Speeding car bursts into flames after hitting Belle Vernon shed
A Franklin Township man is fortunate to be alive after several Belle Vernon residents dragged him to safety moments before fire consumed the vehicle and part of the house he barely missed Sunday afternoon.
Police said George Ozanick, 28, of Smock, was driving down Cross Alley approximately 5 p.m. when he veered left, through a section of fencing and a concrete block wall and then into a small storage shed on the side of a home at 43 Sampson St. in the Seldom Seen section of the borough.
“If the neighbors wouldn't have pulled him out, he would've burned up with (the car),” Belle Vernon fire Chief Rich Saxberg said. “I'm sure of it.”
Southwest Regional Police officer Mandy Mudrick confirmed Ozanick was speeding down the narrow alleyway while approaching a sharp, left-hand turn. Instead, Ozanick veered into the structure.
Neighbor Bryan Lorence and his father, Tom, said Ozanick's vehicle immediately burst into flames from what Saxberg suggested was a ruptured gas tank.
Saxberg said he cannot make an official determination until an investigation is completed.
After they heard the crash, the Lorences fetched two fire extinguishers and an outdoor hose to knock down the flames while two other neighbors yanked Ozanick from the vehicle. Soon after, the fire intensified.
“We were in the house, heard a big boom, then we waited a couple seconds and heard it again,” said Tom Lorence, who was visiting his son at a nearby residence.
“We were shooting water under the vehicle, and they finally got the seatbelt loose and got him out.”
One neighbor who pried the driver's side door open and dragged Ozanick to safety refused give his name.
“We knocked (the fire) down, and it kept kicking back up again from underneath the car,” Tom Lorence said. “We got the door open only so far and were able to drag him out of there. There was so much thick, black smoke, you couldn't even see the seat belt he was wearing. ... We didn't know if that thing was going to blow up or not,” Tom Lorence said.
Once the driver was free, the house began to burn.
The fire melted the vinyl siding off the house before tearing through a second-story wall.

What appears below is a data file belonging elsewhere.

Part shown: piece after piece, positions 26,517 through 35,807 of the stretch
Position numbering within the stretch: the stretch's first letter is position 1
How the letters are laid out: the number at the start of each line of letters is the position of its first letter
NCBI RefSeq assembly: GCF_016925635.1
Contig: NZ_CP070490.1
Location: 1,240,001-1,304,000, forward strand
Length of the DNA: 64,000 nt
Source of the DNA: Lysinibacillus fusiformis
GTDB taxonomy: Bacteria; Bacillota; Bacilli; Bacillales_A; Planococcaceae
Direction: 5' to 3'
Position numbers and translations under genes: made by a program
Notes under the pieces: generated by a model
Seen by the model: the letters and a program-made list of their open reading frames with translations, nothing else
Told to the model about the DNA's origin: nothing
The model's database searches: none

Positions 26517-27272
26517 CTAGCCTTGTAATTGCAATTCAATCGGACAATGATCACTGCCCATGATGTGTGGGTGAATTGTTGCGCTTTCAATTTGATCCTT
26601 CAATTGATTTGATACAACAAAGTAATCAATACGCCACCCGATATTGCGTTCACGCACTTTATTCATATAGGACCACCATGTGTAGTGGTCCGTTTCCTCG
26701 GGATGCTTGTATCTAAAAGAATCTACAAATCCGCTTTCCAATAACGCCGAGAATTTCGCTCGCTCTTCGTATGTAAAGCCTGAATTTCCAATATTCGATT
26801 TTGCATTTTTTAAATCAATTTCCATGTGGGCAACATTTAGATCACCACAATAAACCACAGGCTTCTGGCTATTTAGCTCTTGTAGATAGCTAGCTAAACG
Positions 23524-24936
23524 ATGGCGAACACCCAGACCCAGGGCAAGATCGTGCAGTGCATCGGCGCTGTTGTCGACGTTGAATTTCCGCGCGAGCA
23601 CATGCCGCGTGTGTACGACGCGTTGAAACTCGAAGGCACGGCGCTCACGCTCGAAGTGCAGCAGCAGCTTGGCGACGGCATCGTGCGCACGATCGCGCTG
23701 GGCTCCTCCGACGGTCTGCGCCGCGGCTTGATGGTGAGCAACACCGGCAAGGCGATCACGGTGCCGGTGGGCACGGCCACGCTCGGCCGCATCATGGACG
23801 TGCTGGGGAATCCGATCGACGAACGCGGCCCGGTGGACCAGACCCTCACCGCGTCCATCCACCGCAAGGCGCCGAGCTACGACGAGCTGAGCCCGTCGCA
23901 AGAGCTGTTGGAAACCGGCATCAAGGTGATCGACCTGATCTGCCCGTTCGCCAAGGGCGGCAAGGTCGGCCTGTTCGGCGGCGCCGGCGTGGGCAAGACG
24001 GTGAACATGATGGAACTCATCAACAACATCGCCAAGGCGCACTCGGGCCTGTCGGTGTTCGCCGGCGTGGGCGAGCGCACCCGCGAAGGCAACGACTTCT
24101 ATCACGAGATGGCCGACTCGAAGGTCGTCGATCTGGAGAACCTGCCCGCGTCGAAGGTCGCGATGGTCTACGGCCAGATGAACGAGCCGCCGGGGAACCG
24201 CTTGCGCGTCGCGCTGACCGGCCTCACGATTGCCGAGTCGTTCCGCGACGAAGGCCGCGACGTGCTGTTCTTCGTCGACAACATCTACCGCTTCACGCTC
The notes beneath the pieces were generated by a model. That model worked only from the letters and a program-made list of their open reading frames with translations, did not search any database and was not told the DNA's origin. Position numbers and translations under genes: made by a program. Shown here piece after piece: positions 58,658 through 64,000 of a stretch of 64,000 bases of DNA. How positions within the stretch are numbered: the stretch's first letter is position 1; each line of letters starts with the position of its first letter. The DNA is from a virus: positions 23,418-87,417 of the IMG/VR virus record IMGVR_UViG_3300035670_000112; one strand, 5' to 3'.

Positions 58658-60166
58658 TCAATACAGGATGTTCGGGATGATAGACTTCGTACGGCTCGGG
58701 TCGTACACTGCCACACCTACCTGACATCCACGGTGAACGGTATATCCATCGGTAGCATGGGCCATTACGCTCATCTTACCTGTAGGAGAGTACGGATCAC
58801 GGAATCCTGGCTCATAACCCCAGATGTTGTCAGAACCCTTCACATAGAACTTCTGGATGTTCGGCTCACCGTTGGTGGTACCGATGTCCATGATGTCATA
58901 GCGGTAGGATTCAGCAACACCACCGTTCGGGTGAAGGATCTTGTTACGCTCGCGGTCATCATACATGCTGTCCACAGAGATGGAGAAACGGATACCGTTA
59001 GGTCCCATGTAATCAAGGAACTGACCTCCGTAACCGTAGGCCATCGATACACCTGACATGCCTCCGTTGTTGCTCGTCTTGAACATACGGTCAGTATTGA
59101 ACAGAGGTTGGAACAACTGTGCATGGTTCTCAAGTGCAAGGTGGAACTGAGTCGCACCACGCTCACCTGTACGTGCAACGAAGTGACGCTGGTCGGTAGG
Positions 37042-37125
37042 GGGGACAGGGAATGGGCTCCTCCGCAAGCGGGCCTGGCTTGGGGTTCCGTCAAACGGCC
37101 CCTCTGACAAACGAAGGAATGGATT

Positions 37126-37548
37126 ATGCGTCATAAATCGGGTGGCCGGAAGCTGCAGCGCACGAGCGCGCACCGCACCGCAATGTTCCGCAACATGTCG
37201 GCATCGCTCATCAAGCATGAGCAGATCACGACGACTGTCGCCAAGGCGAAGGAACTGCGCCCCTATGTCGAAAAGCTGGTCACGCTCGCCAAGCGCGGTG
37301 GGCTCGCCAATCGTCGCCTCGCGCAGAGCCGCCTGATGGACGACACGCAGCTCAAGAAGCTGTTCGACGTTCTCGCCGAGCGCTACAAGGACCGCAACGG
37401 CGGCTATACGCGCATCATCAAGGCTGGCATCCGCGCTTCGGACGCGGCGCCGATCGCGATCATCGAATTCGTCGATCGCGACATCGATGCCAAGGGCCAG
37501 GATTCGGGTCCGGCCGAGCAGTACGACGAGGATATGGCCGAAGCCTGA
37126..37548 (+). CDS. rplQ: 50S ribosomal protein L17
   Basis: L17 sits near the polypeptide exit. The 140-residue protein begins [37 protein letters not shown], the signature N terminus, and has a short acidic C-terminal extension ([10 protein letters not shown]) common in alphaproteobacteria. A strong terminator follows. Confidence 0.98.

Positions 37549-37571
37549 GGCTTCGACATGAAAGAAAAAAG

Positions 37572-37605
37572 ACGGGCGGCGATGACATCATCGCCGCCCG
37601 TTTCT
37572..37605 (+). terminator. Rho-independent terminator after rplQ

At least half the house sustained heavy fire and water damage, Saxberg confirmed.
“We had it knocked down after about 10 to 12 minutes, but a lot of these houses in Belle Vernon are old, and they're all wood. So they can go up quickly,” Saxberg said.
The house's owner, Elliot Leyda, said he was inside when he heard Ozanick's vehicle “screaming down the street” before he ran to a window and saw it sailing toward his house.
“He was airborne before he went into our shed,” Leyda said. “It blew the block clear out into the street, and it was 60-pound block.”
A tow truck pulled the charred vehicle, barely recognizable, out of the shed which had mostly burned away. The fire at the house exposed the wooden framing.
Leyda said he would not be able to stay in the house.
“There's big holes in the roof, and the two bedrooms upstairs are completely gone,” Leyda said. “I'm going to try and secure the house, then I guess we're going to have to go someplace else.”
Ozanick was transported via ambulance to Monongahela Valley Hospital in Carroll Township before he was transferred to UPMC Mercy Hospital in Pittsburgh.
A Mercy spokeswoman did not return a phone call seeking Ozanick's condition late Sunday evening.
The Belle Vernon, North Belle Vernon, Charleroi, Fayette City, Washington Township and Perry Township fire departments responded, along with Southwest Regional Police and Mon Valley EMS.
Rick Bruni Jr. is a staff writer for Trib Total Media. He can be reached at email@example.com or 724-684-2635.
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